They worked overtime not to work on an electoral law, not to legislate a stance from the Syrian war, not to basically do anything except get paid for doing no work in overtime.

5 – The Divide Is Christian/Muslim, not M14/M8

Perhaps the most dangerous aspect of the past several months on the Lebanese scene is the fact that the game has changed from being a March 14 versus a March 8 game, to becoming full blown Christian blocs versus Muslim blocs over the essential issues in the country, at a time when the Christian-Muslim divide, in Lebanon and elsewhere, is at an all time high.

As Ramez Dagher, on his blog Moulahazat, put it:

What is scary here isn’t that Lebanese politicians lie and steal and deceive and postpone elections. That, we already know. What is truly scary here is that 25 years after Taef, we are starting to witness an obvious rapprochement between the Christian parties while a rivalry between the Muslim blocs and the major Christian ones is becoming more apparent by the day. Every time there’s an important law debated in parliament – Such as the electoral law or the extension law – the rift is yet again Christian/Muslim instead of M8/M14: 10 years after the creation of these alliances , it seems that they were more based on an electoral than ideological ground.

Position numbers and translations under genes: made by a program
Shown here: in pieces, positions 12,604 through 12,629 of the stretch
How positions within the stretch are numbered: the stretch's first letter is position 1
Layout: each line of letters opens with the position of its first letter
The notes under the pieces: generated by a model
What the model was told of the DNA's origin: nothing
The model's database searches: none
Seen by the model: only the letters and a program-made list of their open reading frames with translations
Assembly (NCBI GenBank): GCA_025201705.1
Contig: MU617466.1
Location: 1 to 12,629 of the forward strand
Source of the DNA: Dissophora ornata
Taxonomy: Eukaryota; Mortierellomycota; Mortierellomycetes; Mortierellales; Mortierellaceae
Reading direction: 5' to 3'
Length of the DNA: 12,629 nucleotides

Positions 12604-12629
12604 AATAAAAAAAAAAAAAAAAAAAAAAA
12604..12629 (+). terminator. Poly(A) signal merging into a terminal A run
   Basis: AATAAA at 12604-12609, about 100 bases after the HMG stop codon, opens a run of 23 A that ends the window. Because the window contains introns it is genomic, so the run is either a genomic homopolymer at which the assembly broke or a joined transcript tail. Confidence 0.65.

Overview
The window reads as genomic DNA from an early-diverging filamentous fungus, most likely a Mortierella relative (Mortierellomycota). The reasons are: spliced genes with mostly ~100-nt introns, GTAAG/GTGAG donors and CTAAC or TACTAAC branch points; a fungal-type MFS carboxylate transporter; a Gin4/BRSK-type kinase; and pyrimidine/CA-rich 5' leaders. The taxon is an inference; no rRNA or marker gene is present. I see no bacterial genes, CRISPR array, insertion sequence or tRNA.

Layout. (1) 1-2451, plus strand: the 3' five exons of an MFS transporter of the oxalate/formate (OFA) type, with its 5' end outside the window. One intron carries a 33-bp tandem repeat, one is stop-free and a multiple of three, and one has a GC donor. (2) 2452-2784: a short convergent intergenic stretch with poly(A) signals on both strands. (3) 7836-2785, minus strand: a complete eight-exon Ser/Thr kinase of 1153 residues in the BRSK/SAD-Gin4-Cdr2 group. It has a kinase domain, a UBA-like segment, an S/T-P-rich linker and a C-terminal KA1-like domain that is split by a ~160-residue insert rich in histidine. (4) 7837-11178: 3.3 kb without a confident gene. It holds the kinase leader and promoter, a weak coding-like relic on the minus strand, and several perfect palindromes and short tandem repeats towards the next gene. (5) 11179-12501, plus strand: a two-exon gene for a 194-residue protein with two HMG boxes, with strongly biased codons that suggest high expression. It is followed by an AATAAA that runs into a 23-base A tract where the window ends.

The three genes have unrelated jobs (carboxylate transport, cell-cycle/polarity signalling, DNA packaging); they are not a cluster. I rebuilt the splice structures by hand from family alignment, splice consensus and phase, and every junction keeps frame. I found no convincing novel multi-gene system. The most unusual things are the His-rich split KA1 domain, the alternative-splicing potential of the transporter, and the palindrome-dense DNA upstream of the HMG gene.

If there was one beautiful thing about the March 8 and 14 alliances, it was that they were religiously diverse. And now – with ISIS on our gates and with vacancy and dysfunction everywhere in the political establishment – is literally the worst time to lose that.

Conclusion:

Too long, didn’t read – the summary to you is as follows: Living in Lebanon is living in shit, but at least we have the biggest platter of hummus, fattouch, lemonade cup, biggest burger, longest falafel sandwich and we’ve officially wed George Clooney to one of our daughters. You’re welcome for the realization.